Sketches From Church History

Beneath the Gateway Arch in St. Louis is The Museum of Westward Expansion. Though not a large museum, its displays provide brief commentaries on people or people groups vitally involved in that expansion, such as Indians, cowboys, Thomas Jefferson, and Lewis and Clark. Along the way are exhibits of significant animals such as a grizzly, a bison, a beaver, an Appaloosa, and a longhorn steer. Visitors move from display to display chronologically forward through the history of the West from about 1800 to 1900.

In a similar way, by reading Sketches From Church History, you can tour a museum of church history. You won’t even have to leave your comfortable chair. As you enter each chapter, you can stop and gaze at the pictures on display. At only four to five pages in length, each of the fifty chapters provides a brief but dense sketch of a person or group significant to church history. You can move rather quickly exhibit by exhibit through the people and events critical to the development of the church.

On my own tour, I made several observations.

Observation One: History marches forward person by person more than day by day, for it is people, not time nor even events, who do history.

Observation Two: As with history in general, the history of the church is painted with plenty of red.

From the first, Christians died for their faith, including the apostles and the church fathers. For example, Ignatius was a church father who pastored in Antioch for about forty years. Early in the second century, Emperor Trajan visited Antioch and interviewed Ignatius. When Ignatius insisted that he loved Jesus Christ above all, Trajan condemned him. Facing the lions in the amphitheater at Rome, Ignatius said, “I am God’s grain, to be ground between the teeth of wild beasts, so that I may become a holy loaf for the Lord” (p. 17). That’s one to read again before proceeding to the next exhibit!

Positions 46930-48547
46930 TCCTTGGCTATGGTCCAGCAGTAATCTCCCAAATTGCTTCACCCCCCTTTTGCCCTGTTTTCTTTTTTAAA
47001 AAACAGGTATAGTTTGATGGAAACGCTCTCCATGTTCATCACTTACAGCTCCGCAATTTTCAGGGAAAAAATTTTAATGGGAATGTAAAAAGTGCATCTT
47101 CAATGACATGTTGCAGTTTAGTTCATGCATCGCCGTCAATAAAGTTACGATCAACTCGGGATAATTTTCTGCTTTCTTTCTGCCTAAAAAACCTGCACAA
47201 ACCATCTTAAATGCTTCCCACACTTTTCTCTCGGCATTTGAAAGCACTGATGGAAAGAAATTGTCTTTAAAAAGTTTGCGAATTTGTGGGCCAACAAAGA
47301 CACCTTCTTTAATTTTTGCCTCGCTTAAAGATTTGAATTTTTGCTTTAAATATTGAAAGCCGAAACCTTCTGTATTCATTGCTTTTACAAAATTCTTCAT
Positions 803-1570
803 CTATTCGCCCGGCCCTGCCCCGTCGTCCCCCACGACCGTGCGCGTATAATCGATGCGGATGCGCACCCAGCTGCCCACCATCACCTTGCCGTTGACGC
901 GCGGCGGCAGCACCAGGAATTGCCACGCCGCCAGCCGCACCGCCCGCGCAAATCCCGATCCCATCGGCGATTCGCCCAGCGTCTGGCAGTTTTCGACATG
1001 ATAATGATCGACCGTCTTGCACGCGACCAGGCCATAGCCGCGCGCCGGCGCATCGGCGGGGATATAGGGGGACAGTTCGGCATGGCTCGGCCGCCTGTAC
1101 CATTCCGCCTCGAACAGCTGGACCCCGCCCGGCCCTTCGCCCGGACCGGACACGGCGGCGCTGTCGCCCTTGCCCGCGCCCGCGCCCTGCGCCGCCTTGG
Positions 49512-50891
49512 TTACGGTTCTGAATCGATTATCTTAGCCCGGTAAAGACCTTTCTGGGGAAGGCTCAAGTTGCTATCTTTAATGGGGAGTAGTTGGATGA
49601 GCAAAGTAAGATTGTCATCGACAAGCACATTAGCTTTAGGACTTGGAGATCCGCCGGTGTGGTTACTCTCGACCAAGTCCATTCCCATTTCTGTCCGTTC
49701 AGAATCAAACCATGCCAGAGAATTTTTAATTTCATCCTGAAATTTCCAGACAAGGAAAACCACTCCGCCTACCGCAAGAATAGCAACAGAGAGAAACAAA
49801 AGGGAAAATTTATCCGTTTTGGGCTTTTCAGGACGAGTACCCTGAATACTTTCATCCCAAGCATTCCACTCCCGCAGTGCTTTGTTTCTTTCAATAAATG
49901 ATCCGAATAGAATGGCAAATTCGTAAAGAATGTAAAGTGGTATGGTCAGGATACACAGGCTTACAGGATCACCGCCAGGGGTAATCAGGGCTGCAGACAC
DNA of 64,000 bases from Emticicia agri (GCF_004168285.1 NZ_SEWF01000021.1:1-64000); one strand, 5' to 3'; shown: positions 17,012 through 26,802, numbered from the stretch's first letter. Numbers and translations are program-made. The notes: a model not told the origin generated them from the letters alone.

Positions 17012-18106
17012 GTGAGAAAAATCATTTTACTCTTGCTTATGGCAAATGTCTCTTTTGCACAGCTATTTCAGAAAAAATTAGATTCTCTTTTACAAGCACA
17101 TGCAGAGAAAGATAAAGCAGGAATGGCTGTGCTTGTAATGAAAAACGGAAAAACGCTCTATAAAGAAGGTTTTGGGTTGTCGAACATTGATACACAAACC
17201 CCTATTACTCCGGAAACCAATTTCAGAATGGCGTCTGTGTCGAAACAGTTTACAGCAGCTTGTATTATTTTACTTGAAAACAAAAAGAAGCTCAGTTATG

I had heard of Ignatius, but this book introduced many of whom I had not heard. Eligius is one. Living in the 600s, Eligius was a gold smith so skilled that the king of France commissioned him to build a chair of gold embellished with precious stones. With the great riches Eligius gained from his work, he bought slaves and freed them to return to their own lands. After awhile, freeing slaves physically did not satisfy. So Eligius became a missionary to Flanders. There, he labored zealously for eighteen years to free souls from sin until he died. He was seventy years old (AD 659).